BATON ROUGE — That's how you end a regular season.
The LSU basketball team put a bow on its season of significant improvement Saturday afternoon with an impressive, 78-57, win over possible NCAA Tournament team Mississippi State in front of a crowd of 9,067 at the Pete Maravich Assembly Center.
And the Tigers (17-13, 8-10 Southeastern Conference) did it with force, style and precision as they out-rebounded State, 33-28, outscored it in the paint, 28-26, out-shot it 52 percent from the field to 41 and from 3-point range at 48 percent to 26 while committing only 11 turnovers.
"Thought it was one of our most complete games all year," first-year coach Will Wade said.
And on Senior Day, senior forward Aaron Epps of Tioga High near Alexandria had one of his best games, hitting 16 points on 6-of-11 shooting, including 4 of 8 from 3-point range. Epps hit his last 3-pointer off an around-the-back pass from freshman sensation point guard Tremont Waters for a 73-55 lead with 2:19 to go that sent the crowd into a frenzy.
But that was not the final flourish. Senior walk-on Reed Vial of Baton Rouge hit the first field goal of his two-year LSU career on a 3-pointer with 13 seconds to go for the 78-57 final. His teammates soon stormed the court to congratulate him.
And senior Duop Reath added 12 points and eight rebounds with a blocked shot and a steal.
Waters finished with 14 points and 10 assists.
"His fingerprints were all over this game," Wade said.
Even up-and-down junior guard Brandon Sampson played one of his best games, hitting 16 points and adding some rare defense with three steals.
"He was awesome. He was very good today on offense and defense," Wade said.
"We struggled to defend them all day, and we struggled to score against their defense," State coach Ben Howland said. "We were late getting there on some of their pop outs (to 3-point range). Epps was particularly good. He gave us problems."
Wade, whose team dropped two straight coming in and never won more than two straight since January, did not see this coming. On Friday night, he told his director of operations, Nelson Hernandez, that he thought this finale could be a dud.
While walking off the court with Hernandez Saturday, Wade told him, "'Man, we've made quite a bit more progress probably than we thought. They've been taking in a lot more than we thought.' They really care, maybe more than we thought. They care about each other, and I thought today was a crescendo of that. Hopefully, we can carry over how we played today into St. Louis next week."
The Tigers will begin play in the SEC Tournament on Wednesday or Thursday as anything from the 12th to 10th seed, depending on how they finish in the standings through the final regular season SEC games Saturday night.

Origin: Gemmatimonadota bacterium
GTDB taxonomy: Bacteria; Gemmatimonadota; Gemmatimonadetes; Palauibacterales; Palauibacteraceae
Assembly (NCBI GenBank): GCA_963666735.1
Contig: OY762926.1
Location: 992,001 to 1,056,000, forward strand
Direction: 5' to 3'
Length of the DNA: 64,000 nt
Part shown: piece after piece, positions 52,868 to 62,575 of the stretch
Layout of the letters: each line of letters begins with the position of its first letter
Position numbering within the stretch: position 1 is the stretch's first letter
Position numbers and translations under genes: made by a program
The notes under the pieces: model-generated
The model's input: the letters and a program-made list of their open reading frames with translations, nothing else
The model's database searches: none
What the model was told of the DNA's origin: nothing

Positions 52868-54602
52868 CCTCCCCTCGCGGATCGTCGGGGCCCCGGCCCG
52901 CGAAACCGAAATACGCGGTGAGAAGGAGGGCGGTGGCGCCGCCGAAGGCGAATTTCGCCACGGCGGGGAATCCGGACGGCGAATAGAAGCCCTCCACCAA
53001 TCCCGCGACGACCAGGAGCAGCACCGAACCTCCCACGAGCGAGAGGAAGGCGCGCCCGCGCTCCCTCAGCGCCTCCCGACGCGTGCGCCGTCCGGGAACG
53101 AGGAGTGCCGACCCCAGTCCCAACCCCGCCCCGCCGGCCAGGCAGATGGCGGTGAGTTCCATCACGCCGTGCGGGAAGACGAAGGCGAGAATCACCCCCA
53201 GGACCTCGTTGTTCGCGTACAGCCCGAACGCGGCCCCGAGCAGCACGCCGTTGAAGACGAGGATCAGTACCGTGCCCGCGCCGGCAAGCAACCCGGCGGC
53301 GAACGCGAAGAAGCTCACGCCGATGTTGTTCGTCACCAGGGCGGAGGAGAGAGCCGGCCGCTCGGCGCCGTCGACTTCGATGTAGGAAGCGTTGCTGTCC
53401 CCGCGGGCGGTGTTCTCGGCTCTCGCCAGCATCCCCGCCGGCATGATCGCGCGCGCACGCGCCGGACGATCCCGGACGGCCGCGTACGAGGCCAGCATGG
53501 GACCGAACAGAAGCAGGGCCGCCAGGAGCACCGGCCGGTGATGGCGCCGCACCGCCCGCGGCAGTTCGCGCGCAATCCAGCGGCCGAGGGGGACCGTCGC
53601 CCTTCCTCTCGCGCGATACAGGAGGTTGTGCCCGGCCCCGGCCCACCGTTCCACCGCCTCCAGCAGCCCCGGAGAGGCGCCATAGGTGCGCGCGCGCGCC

Wade may be wrong about how his team plays then as well. That is how this team has been all season — hard to figure. There were eight wins over top 50 Ratings Percentage Index teams — Michigan, Houston, Memphis, Texas A&M (twice), Arkansas (twice) and Missouri.
"Don't remind me," Wade said.
"Also a lot of losses to some sub top 50 teams," he said, such as Stephen F. Austin, Georgia (twice), Vanderbilt and South Carolina just last Wednesday.
But when LSU has been on with the right match-up, look out. Unfortunately, finishing below .500 in the SEC with seven straight road losses will not get you into the NCAA Tournament even in a year in which eight SEC teams may make the field.
We're an NIT team, yes," Wade said, finally admitting what has been true for weeks, though even the national media missed it. "I told my team after the South Carolina game that. The NIT would be a great step for us. We could make a run and get to New York. That would be a great year just to get in the thing. I do think we deserve to keep playing."
On Saturday, LSU proved it still wants to play, which is what it is all about and what last year's team and the 2016-17 team did not want to do. They both wanted to just go home.
That illustrates the progress Wade has made on the court as well as his increase in wins by seven overall and six in the SEC. The recruiting class coming in will help LSU win more regardless of match-up.
"Hopefully, in the future, we'll have a little more versatility and have more ways we can beat teams," Wade said. "That's not a criticism of this team. That's who we are."
At this time next year, what LSU will be is a team a few wins over .500 in the SEC, one or two wins beyond 20 overall, and off the bubble and in the NCAA Tournament.